Burning Up. A Global History of Fossil Fuel Consumption

Pirani, Simon
London 2018: Pluto Press
Anzahl Seiten
272 S.
£ 75.00
Rezensiert für H-Soz-Kult von
Paul Warde, Faculty of History, University of Cambridge

There are very few general histories of energy use. This might seem surprising, given that „energy“ is such a widely debated topic, and has been a significant issue at least episodically in politics since the 1970s. Now, of course, its eminence is underpinned by concerns about climate change and the necessity of a „transition“ away from fossil fuels and towards renewables. It is in this context that the few general histories of energy have been written. These have generally been provided not by professional historians, but analysts and social scientists who have above all been interested in modelling transition and using the past as a source of data in understanding or even predicting contemporary and future processes – something with a long history in energy analyses, in fact, stretching back to the nineteenth century. The danger with this kind of work, from a historian’s viewpoint, is that it decontextualizes the specific historical circumstances of change, and has a tendency to privilege technological shifts in explanations, partly because information on these is more accessible and less complex than political decision-making and the social forces that govern the adoption and use of technologies.

On the other hand, there is no shortage of histories of the energy sector, above all fossil fuel extraction and electricity generation. These frequently focus on particular countries or businesses (sometimes paid for by said businesses), and take specific case studies (coal; oil; individual mines; national policy; crisis response). Often the early history of fossil fuel use, prior to the Second World War, is much better covered than later periods, although much historical study of colonial and postcolonial societies incorporates extractive industries, without making them the centre of analysis. Increasingly, historians have also taken up the experience of energy use and its services as a topic: heating, comfort, cooking, lighting. Again, this reflects both the availability of information, and the style in which historians are accustomed to work: locally, contextually, and developing a narrative with multiple perspectives.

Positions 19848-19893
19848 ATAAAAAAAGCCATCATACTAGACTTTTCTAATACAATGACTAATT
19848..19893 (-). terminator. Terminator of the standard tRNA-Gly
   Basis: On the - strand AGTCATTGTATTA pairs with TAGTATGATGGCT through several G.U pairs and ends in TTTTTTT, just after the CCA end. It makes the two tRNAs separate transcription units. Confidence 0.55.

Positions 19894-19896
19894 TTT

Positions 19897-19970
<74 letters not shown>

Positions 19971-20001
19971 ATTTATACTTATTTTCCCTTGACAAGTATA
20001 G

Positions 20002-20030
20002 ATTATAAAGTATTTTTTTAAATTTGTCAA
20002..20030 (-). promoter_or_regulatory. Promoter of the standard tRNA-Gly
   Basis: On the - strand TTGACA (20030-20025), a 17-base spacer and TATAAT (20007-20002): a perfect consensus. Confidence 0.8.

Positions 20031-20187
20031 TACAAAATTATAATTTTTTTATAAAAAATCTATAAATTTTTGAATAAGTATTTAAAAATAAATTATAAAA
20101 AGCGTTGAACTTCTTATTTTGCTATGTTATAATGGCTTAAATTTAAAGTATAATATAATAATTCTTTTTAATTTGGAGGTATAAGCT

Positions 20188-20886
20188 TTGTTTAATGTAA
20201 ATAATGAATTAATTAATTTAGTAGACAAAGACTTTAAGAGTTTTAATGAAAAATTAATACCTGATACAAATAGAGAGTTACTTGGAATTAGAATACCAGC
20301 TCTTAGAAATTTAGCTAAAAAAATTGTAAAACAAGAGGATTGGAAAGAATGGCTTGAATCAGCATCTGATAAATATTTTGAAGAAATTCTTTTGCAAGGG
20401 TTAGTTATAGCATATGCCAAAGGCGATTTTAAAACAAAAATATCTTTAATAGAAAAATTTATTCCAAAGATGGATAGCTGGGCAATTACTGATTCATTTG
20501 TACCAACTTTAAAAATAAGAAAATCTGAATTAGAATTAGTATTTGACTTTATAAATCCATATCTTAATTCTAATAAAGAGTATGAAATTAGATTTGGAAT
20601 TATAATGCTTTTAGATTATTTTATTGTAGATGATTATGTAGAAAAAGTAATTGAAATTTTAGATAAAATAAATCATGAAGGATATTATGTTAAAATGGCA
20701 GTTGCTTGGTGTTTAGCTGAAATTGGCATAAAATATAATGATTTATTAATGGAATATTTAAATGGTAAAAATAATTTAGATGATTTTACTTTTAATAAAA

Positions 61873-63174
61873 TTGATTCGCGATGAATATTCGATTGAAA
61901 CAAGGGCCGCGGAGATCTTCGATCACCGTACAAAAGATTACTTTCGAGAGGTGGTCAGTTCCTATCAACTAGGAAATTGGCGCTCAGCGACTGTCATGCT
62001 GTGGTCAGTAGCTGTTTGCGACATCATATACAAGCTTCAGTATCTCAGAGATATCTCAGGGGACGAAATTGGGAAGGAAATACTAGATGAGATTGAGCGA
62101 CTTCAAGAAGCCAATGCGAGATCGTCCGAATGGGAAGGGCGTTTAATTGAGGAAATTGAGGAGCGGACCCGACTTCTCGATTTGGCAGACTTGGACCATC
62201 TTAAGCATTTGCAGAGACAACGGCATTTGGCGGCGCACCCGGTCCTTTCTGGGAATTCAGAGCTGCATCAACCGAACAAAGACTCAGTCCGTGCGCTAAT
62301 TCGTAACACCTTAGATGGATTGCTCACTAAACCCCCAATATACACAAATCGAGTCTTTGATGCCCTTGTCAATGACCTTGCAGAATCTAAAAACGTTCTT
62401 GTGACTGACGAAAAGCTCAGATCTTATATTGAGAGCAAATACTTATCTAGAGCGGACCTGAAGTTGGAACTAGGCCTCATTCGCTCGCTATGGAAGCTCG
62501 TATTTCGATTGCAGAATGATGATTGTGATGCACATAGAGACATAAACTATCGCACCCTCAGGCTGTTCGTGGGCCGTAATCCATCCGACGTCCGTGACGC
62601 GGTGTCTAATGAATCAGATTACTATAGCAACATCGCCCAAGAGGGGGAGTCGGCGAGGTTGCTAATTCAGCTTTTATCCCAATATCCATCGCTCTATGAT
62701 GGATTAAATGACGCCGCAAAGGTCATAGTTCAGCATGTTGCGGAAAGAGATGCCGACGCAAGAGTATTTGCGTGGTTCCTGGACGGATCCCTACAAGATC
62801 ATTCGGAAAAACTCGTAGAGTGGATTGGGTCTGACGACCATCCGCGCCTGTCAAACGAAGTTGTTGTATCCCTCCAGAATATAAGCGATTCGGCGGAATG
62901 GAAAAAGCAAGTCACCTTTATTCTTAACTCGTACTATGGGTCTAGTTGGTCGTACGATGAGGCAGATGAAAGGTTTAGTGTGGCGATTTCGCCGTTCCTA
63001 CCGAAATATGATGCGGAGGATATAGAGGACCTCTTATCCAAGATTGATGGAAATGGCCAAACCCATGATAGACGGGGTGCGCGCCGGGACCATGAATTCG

There is perhaps a third mode of „energy“ history: the polemical. Outside of academia, its most frequent appearance is in the hagiographic portrayal of companies or individuals, sometimes autobiographical. Within more left-leaning academia, one often feels the explanation for our current (bad) state has been decided long before any research was undertaken, which then serves largely to provide elaboration of the shapeshifting villainy of capitalism. Sometimes rather conspiratorial speculation, rather alien to more usual academic history and indeed to the classic analyses of Marx, Weber or Schumpeter, is thrown in for good measure. The defects of such literature are obvious, and it has little resonance with economic historians, but its virtues can lie in the desire to excavate more systematically broad political and economic imperatives that can act compellingly on a large scale. As such, these histories of energy-as-capitalism grapple with the problem that any energy history has to face: how can the history of something universally used but unequally distributed not be simultaneously a history of everything? And how can one plausibly write such a history?

Historian Simon Pirani’s new global history of fossil fuel consumption seeks to draw the best out of all of these strands of writing: an extraordinarily ambitious, but arguably necessary task for our times. With the main text coming in at 197 pages it is not even long, and thus is inevitably introductory in tone. The focus is explicitly shaped by our present and future concerns. It genuinely aspires to be global, escaping from the strong bias in much of the literature towards the West and particularly the United States. It seeks to embrace both quantitative approaches and an anthropological and political understanding of behaviour.